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alexandra mnuskin's picture

Babies, perception and the I-function

It seems to me that we have come to the conclusion that the brain fills in the blank completely without the aid of the I-function. 3-D vision, seeing the extra dot…all of it happens without our conscious thought. However I’m still curious about whether this is an innate ability or if perhaps it’s the sort of thing that must be learnt.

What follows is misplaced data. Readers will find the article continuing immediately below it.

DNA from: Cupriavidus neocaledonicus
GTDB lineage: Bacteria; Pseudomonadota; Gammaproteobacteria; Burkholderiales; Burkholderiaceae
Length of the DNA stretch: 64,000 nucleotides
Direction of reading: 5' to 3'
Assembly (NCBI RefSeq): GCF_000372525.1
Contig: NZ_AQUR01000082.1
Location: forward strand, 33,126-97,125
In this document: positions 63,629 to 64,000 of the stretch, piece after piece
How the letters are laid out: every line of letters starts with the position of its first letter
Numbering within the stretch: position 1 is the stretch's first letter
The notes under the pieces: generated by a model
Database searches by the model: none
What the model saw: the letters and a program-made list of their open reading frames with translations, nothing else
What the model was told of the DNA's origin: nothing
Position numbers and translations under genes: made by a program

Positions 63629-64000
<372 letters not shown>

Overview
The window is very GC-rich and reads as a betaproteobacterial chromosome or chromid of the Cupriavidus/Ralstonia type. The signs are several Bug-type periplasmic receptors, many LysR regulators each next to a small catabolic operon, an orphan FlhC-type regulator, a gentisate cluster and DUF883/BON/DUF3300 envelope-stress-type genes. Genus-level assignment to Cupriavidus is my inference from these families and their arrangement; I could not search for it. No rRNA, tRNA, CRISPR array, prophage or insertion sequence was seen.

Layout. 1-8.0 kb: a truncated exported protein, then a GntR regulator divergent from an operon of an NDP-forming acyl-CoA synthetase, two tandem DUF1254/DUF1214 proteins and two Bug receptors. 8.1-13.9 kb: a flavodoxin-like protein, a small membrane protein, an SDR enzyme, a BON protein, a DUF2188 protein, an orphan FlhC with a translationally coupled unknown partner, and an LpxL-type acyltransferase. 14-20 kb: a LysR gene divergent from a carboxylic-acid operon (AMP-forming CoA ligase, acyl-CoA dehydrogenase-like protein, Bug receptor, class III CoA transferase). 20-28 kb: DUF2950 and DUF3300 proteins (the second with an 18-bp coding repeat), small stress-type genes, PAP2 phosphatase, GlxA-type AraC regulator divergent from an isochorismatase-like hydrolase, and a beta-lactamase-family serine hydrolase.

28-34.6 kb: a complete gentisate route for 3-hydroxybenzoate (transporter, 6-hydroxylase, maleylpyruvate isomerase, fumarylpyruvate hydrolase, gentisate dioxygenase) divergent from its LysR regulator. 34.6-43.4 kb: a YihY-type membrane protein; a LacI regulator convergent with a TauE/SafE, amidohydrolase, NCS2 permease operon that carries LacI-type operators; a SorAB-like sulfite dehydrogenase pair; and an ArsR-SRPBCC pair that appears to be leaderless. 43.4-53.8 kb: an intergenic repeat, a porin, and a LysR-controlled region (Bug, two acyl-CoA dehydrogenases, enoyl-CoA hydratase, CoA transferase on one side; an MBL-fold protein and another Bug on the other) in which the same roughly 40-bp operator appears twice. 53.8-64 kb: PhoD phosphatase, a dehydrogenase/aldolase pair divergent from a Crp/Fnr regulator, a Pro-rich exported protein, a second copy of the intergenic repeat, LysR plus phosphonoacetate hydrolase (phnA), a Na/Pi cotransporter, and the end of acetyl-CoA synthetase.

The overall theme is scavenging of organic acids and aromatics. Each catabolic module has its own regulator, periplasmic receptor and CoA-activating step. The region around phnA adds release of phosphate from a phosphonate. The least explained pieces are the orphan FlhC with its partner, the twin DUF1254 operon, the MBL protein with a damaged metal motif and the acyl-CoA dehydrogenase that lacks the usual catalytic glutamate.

Jean Piaget, a famous developmental psychologist wrote that at birth babies do not realize that an object is whole if it is partly overlapped by another object. So for example if a ball is only half way visible behind a table—the infant will conclude that what he is looking at is half a sphere. It seems then that the infant’s binocular stereopsis is not quite functioning. Or rather that the story he is getting from his brain is not a very accurate one. He first has to be able to consciously realize that this is most probably not half a ball but a whole ball—one that he has seen and played with before. Can the brain then only fill in the blank with something it has seen before, something it thinks it recognizes? Are we then back to consciousness and the I-function?

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